• Integrate your event tech stack with your marketing automation platform
  • Track and analyze critical analytics

Scheduled Event Meetups

More than 83% of B2B marketers cite increasing sales as their primary reason for participating in tradeshows. Tradeshows offer excellent opportunities to meet with potential customers in a suitable setting.

That’s why, going into the event, your tradeshow team needs to have a set number of scheduled meetups with attendees, especially those who are already showing a high level of fit and interest.

Knowing the number of scheduled event meetups will help you gauge the potential pipeline value you can generate from your event.

  • Compare your ideal buyer profiles with attendee demographics
  • Assign preliminary lead scores and update the values throughout the pre-event phase
  • Tailor your pre-event cadence to maximize scheduled meetups with highly interested attendees

Press and Media Coverage

For live events which are geared more towards branding, the amount of media coverage is a good indicator of how successful you’re able to promote the tradeshow. This is especially true for coverage received from sources related to your industry.

Media coverage can include paid and earned channels, and this is typically measured using the following metrics.

  • Volume of attention: How many sources mention your event, product, brand, or company
  • Audience reach: How many people have the chance to consume the sources that feature your brand
  • Share of voice: How your media mentions compare to those of your competitors
  • Message resonance: How well your key message penetrates media coverage

Sponsor Partnerships

Some live events involve a great deal of sponsorship and idea pitching activities. Knowing your events’ performance in terms of its ability to attract sponsors is also a key indicator to keep track of. That’s why the number of outside partners that grabbed your sponsorship opportunities is a crucial pre-event KPI.

 

During the event

Once the event gets underway, the priority shifts from the quantity of registrations to the quality of engagement. These eight KPIs best measure how well you meet this goal.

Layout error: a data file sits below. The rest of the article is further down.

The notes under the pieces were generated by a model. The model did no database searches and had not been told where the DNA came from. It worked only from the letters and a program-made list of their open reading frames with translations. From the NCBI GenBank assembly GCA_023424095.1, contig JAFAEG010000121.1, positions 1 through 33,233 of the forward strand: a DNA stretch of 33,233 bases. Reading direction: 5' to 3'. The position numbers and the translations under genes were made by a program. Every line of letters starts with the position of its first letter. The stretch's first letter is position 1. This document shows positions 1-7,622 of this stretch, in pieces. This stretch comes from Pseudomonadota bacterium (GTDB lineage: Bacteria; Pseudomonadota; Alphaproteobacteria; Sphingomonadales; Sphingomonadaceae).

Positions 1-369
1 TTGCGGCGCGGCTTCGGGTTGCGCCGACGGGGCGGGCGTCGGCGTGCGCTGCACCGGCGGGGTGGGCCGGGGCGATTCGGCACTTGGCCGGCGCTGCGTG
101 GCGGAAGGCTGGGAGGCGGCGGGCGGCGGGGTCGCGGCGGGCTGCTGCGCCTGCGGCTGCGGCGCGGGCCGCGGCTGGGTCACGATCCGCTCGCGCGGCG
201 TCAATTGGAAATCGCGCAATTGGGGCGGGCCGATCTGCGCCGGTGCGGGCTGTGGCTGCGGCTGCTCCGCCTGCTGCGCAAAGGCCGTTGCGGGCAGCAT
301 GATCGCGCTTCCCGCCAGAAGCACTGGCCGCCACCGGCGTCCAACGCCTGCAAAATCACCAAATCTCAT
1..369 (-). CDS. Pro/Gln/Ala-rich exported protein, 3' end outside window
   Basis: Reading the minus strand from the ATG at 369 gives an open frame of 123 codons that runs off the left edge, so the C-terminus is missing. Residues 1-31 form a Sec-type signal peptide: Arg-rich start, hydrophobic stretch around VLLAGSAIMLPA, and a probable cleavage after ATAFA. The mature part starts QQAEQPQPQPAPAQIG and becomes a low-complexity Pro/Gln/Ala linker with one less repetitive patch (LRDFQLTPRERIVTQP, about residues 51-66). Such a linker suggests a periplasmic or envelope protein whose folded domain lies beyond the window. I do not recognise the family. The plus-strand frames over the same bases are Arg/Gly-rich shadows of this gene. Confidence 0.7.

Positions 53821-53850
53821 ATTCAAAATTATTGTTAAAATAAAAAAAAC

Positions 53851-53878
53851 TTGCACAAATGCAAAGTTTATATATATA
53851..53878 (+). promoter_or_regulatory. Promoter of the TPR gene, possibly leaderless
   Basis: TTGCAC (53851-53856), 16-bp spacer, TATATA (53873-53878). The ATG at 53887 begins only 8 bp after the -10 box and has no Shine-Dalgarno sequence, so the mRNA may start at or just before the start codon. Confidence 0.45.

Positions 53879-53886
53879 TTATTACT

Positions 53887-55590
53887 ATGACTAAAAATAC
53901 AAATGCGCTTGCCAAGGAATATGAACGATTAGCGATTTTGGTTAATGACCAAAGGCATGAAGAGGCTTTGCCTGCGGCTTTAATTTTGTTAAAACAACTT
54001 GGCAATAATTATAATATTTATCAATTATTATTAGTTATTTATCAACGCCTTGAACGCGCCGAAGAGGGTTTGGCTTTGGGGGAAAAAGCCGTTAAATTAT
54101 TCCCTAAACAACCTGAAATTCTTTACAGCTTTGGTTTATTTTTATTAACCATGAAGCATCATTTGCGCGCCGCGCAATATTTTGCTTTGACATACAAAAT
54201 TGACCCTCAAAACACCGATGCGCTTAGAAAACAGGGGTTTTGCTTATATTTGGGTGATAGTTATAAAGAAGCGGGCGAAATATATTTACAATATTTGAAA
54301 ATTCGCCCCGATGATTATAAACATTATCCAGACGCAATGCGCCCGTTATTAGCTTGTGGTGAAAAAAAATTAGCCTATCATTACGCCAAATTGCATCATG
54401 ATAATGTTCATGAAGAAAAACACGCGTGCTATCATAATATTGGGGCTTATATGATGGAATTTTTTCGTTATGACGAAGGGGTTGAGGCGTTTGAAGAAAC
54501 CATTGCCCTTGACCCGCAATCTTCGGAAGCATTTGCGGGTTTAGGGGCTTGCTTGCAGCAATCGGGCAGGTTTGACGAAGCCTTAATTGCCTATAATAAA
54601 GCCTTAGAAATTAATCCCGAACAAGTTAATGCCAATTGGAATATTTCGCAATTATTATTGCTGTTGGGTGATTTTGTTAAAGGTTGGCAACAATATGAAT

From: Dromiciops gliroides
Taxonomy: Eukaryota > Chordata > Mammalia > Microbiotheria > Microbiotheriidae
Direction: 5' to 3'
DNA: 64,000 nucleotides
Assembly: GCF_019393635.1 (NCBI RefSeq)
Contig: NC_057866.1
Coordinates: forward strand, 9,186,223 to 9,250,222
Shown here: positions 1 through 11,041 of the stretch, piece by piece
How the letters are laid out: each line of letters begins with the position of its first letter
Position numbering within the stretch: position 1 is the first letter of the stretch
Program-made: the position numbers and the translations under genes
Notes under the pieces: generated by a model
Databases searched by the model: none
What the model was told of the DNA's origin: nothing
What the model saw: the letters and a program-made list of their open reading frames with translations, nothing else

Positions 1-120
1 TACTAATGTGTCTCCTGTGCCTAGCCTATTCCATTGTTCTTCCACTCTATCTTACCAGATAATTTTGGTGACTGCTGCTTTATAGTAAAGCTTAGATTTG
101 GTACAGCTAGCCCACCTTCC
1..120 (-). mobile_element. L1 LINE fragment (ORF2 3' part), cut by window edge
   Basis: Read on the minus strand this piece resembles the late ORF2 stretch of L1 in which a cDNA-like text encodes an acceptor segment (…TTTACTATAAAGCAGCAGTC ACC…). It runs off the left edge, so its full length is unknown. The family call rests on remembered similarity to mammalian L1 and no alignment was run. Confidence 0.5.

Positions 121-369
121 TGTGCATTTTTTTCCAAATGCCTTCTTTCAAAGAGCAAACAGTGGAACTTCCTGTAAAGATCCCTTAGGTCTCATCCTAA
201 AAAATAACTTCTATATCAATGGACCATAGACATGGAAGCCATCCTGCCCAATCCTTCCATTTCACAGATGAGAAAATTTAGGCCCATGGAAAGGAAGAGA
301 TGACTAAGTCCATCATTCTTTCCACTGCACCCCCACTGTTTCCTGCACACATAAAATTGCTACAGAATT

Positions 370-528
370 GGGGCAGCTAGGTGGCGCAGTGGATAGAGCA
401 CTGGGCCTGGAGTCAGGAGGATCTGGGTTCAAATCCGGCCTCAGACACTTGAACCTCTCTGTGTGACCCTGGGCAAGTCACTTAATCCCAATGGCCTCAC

1. Event Check-ins
  2. Attendee Engagement
  3. Speaker/Presenter/Exhibition Engagement
  4. Completed Meetups
  5. Social Media Engagement
  6. Networking Results
  7. Opportunity in the Room (OITR)
  8. Repeat Attendees

Event Check-ins

The number of event check-ins represents how many registered attendees actually showed up. But there’s more to this metric than simply the crowd size or the number of badges you scan. Event check-ins are best evaluated when:

  • Expressed as a percentage of registered attendees and confirmed attendees
  • Compared across different attendee demographics
  • Plotted against your previous events and tradeshows
  • Adjusted for late RSVPs or unregistered attendees

Attendee Engagement

Attendee engagement covers a broad set of metrics, which can include a number of specific actions that show attendees’ interest such as:

  • Event page views
  • In-app activity
  • Forum/community participation
  • Session attendance

Speaker/Presenter/Exhibition Engagement

Although this is technically part of attendee engagement, there are some special KPIs you should monitor that directly relate to how your event audience interacts with your guest speakers and reps at your booth.

These metrics measure a deeper level of interest which can be hard to pin down with just generic attendee engagement KPIs.

A few examples of speaker/exhibition engagement metrics include:

  • Speaker profile page traffic and conversions
  • Direct messages to speakers or members of your tradeshow team
  • Inquiries and hand-raisers
  • Booth traffic
  • Community members and activity

Completed Meetups

This is the number of scheduled meetups that actually take place. This KPI is very useful for tradeshows with sales as the primary goal.

Completed meetups should be compared to the total number of scheduled event meetings you determined prior to the event. A wide gap between the two figures can indicate poor engagement and low conversion potential.